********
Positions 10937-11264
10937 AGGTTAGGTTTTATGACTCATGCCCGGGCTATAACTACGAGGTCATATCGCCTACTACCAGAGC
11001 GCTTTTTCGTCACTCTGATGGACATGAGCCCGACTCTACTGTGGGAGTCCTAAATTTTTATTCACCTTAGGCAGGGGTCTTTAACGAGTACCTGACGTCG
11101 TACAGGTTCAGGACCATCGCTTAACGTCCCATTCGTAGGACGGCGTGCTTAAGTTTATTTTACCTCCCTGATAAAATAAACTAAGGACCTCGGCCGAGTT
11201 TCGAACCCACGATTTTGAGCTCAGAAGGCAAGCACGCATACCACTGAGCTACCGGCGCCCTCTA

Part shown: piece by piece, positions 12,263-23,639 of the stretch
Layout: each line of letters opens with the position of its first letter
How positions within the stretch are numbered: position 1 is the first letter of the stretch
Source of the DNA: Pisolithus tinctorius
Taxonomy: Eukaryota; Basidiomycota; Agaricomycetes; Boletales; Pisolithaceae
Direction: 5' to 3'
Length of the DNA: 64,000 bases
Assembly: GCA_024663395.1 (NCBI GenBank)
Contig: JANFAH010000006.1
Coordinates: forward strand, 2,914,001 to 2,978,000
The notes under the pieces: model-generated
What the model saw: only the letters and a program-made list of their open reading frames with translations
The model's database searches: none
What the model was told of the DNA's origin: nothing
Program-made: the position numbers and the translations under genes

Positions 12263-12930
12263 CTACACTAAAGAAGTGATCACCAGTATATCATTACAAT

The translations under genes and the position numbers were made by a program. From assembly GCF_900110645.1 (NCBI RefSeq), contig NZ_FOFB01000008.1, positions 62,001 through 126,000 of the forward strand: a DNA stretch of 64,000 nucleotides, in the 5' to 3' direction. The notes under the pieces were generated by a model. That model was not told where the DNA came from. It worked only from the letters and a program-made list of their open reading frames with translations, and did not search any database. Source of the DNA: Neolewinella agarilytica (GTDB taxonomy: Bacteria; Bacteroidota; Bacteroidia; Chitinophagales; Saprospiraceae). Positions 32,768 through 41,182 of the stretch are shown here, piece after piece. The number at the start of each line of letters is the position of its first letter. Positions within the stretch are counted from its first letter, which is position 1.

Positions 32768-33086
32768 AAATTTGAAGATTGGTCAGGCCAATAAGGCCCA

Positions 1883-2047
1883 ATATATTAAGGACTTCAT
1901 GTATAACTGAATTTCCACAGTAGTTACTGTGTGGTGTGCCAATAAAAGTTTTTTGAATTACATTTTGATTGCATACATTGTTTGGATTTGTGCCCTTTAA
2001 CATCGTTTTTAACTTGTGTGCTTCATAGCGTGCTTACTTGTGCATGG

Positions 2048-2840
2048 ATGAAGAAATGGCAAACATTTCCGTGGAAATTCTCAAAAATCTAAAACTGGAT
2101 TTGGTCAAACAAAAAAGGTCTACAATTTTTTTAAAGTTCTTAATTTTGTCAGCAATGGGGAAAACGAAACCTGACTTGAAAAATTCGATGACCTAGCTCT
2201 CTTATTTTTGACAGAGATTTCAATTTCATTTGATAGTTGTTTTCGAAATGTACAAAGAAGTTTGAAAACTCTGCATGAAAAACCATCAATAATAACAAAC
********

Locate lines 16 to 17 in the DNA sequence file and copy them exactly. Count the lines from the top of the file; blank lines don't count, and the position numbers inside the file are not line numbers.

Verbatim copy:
The notes under the pieces: model-generated
What the model saw: only the letters and a program-made list of their open reading frames with translations